Interference engines are designed with close clearances between the pistons and valves, which can cause the valves to be damaged if the timing belt or chain breaks. Non-interference engines have more clearance between the pistons and valves, so if the timing belt or chain breaks, the valves will not be damaged.

Interference engine

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One interference engine it’s a 4 stroke type internal combustion piston engine in which one or more valves in the fully open position extends to any area through which the piston can travel. In contrast, in a engine without interference, the piston does not move in any area where the valves open. The interference mechanisms depend on timing gears, chains or belts to prevent the piston from hitting the valves, ensuring the valves are closed when the piston is close to top dead center. Interference engines are prevalent among modern production automobiles and many other four-stroke engine applications; the main advantage is that it allows engine designers to maximize engine performance compression ratio. However, these engines run the risk of major internal damage if a piston hits a valve due to valve failure. camshaft transmission belts, transmission chains or transmission gears.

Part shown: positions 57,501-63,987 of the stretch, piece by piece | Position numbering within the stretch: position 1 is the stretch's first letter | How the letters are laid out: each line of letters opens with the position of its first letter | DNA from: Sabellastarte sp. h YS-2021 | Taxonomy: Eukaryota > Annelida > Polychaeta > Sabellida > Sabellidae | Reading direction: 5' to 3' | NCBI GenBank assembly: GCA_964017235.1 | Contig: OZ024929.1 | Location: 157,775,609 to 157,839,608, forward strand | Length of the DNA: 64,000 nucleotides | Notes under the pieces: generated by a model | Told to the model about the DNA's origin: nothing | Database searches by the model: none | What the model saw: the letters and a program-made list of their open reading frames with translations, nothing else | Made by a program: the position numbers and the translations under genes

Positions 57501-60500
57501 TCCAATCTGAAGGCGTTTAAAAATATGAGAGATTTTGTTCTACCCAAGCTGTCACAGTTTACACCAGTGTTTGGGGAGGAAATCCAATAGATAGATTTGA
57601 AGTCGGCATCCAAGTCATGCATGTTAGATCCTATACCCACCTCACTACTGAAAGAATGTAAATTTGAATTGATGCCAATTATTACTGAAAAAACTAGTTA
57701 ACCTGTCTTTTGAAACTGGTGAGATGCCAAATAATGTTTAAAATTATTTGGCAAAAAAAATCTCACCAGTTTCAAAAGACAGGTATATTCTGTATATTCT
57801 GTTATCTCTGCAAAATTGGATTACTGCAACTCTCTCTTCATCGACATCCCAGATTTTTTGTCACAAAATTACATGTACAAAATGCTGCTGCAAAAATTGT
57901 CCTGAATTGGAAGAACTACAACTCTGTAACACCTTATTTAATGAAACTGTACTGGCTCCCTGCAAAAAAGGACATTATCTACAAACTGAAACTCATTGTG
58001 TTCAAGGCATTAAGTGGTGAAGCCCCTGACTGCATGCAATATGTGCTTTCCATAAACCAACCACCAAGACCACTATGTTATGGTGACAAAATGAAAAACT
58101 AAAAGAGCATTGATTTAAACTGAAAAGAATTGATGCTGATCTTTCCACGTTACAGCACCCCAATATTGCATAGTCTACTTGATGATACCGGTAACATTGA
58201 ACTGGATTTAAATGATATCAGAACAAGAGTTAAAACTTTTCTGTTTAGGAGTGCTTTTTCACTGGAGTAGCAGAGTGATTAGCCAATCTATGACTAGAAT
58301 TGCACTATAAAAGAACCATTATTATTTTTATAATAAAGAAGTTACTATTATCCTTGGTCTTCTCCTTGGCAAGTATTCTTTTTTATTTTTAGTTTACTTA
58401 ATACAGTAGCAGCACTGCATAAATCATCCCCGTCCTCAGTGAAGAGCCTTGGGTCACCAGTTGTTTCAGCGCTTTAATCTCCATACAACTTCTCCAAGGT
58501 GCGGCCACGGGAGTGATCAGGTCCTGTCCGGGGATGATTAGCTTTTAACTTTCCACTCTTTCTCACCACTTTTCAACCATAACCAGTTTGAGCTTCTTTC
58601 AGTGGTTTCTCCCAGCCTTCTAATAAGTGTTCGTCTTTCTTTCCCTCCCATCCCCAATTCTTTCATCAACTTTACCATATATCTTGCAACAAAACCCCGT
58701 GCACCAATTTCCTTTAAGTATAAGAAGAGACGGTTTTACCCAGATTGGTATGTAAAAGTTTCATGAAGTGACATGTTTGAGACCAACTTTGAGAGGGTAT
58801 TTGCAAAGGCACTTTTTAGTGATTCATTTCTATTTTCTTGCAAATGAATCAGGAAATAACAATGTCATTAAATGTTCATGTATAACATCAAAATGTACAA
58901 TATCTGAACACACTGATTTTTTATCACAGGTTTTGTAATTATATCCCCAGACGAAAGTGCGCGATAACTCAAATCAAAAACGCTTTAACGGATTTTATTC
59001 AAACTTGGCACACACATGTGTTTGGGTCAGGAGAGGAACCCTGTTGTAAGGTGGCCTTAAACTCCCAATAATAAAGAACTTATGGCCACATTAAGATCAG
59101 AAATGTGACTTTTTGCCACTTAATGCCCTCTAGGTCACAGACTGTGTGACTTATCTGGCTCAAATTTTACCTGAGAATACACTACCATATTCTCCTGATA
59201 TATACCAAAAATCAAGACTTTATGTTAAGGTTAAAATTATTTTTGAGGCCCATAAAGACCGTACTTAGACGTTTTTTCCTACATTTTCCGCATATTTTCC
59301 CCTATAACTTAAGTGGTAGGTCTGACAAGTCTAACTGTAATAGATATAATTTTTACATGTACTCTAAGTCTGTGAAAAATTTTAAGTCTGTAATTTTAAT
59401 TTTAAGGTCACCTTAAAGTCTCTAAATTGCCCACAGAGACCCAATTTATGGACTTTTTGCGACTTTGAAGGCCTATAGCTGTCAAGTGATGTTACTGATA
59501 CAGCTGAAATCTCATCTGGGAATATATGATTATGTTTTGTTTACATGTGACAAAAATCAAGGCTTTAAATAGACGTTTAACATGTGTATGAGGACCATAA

Timing gear failure

A pair of poppet valves bent by collision with a piston after timing belt failure. The engine was running at 4500 RPM.

In interference engine designs, it is essential to replace a timing belt at regular intervals or repair chain problems as soon as they are discovered, as incorrect timing can result in collision of pistons and valves and cause extensive internal engine damage. The piston will likely bend the valves or, if a piece of the valve or piston is broken off inside the cylinderthe broken part can cause serious damage inside the cylinder, which can affect the connecting rods. If a timing belt or chain breaks on an interference engine, mechanics check for bent valves by running a leak test each cylinder or checking valve clearances. Too large a valve clearance points to a bent valve. Repair options depend on the damage. If the pistons and cylinders are damaged, the engine must be rebuilt or replaced. If the valves are bent but there is no other damage, it may be sufficient to replace the bent valves and rebuild the cylinder head, as well as replace the timing belt/chain components.

Bent intake valves during a timing belt failure incident

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Interference Versus Non-Interference Engines • Cars Simplified: Engine Design

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